By Esmeralda Lopez, Amnesty International USA Country Specialist for Mexico My desire to end torture in Mexico runs deep. Years ago it became too dangerous for me to visit my family in Mexico because they are only hours from Ciudad Juarez, a hot spot of violence. Some officers point to incidents of violence and the high crime rate as justification for use of torture. But I know torture is not the solution. SEE THE REST OF THIS POST
This piece originally appeared in The Guardian under the title “Police Brutality Must Be Punished if We Want Real Justice for Michael Brown.”
From California to New York, from the streets in Ferguson to those in the south side of Chicago, police brutality continues unabated all across the United States because of brazen impunity – because in this country’s long history of abuse and violence by those obligated to respect and uphold the human rights of our communities, there is still little accountability.
By Richard Bennett, Amnesty International’s Asia Pacific Director
In the early hours of September 16, 2012, a group of women from different villages in Afghanistan’s eastern Laghman province set out to collect firewood.
As they stopped to drink water by a small spring, a number of U.S. military planes appeared in the sky and started dropping bombs. Seven of the women were killed and another seven injured, four of them seriously. SEE THE REST OF THIS POST
This blog posting is part of a series Amnesty USA is publishing to coincide with the U.S.-Africa Summit occurring August 4-6th, 2014. We are utilizing the series to highlight human rights concerns on the continent we feel critically need to be addressed during the summit discussions.
Contributed by Natalia Taylor Bowdoin, Amnesty International USA Country Specialist on the Central African Republic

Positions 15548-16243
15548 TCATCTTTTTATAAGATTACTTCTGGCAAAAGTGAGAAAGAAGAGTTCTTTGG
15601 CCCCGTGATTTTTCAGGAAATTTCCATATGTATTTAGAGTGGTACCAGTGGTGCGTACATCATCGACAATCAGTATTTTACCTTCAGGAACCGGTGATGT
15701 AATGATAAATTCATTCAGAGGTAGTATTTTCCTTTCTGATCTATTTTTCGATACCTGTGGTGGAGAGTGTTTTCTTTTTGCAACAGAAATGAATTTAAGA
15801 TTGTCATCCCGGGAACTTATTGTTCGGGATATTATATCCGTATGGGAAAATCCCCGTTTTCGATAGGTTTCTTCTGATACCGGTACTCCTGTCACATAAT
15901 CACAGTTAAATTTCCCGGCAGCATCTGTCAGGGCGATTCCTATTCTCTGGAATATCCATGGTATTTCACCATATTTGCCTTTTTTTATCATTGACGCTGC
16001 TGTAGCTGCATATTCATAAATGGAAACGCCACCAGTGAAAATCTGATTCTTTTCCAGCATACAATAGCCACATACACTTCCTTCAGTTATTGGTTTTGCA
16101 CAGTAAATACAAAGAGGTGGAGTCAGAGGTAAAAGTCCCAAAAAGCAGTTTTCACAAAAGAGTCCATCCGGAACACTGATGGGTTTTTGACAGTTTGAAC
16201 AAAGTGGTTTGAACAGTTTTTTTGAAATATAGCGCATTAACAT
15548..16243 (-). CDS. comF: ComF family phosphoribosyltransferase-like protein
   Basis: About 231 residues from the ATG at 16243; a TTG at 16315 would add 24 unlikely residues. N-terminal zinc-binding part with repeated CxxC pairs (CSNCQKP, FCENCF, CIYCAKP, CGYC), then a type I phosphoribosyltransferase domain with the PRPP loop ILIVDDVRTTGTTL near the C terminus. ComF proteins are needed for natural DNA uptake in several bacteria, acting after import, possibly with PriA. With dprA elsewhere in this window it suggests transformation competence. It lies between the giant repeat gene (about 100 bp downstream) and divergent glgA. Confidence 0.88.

It is critical leaders in the U.S. and the West African nation of Benin address international justice issues at the U.S.-Africa Leaders Summit. Former Central African Republic (CAR) President, Michel Djotodia, currently living in exile in Benin, must be investigated for the crimes under international law committed under his command and prosecuted if there is sufficient evidence to bring a case against him.
Today, Amnesty International released new findings into war crimes and other human rights abuses occurring in Nigeria.
Among the evidence gathered in recent field research were a series of videos. The contents of these video inspire horror; as an adjective, to describe the footage as haunting is about as apt as any other.
By Claudia Vandermade, Amnesty International USA Southeast Asia Co-Group Chair and Action Network Coordinator
Amnesty International is launching a “Where Is Sombath?” photo campaign on Flickr.
Activists from around the world are asking the government of Laos to investigate the
disappearance of development worker Sombath Somphone, and we’ll do it through our voices, print, photos and more. SEE THE REST OF THIS POST
By Donatella Rovera, Senior Crisis Response Adviser at Amnesty International from Mosul, Iraq
Long lines of cars full of terrified families jammed the road as I left Mosul on June 25. The mass exodus is testament to the affect on civilians since fighters from the Islamic State in Iraq and al-Sham (ISIS) took control of the city.
As we headed east towards Erbil, militants from ISIS were indiscriminately shelling Hamdanyah, home to some of Iraq’s religious and ethnic minorities.
All sides are committing war crimes in the raging battle for control of Iraqi territory and resources.
As the latest crisis in Iraq unfolds, here are three basic points for U.S. policymakers to keep in mind:
By Darrell Cannon, Torture Survivor and Activist
My name is Darrell Cannon. I’m here to share the story of more than 100 people who were tortured by Chicago police under the command of former Chicago Police Commander Jon Burge.
I am a survivor. And I need your help.
On Nov. 2, 1983, a contingent of police officers burst into my family’s apartment and arrested me for murder.
On the way to Chicago’s Area 2 headquarters, they warned me that they had “a scientific way of interrogating n******.”
They later drove me to a secluded location, where they forced a shotgun in my mouth and pulled the trigger over and over again, making me believe it was loaded each time. They pulled my pants down and shocked me with a cattle prod on my genitals.
On the first anniversary of the Gezi Protests and their brutal suppression in Turkey, central Istanbul resembled nothing so much as a city under occupation. Public transportation into the city center was cancelled. Ferry service from the Asian to the European side of the metropolis was ended by the late afternoon. You could leave, but you couldn’t come back.
This is the image of the new Turkey, where dissent is stifled with overwhelming force and massive police presence.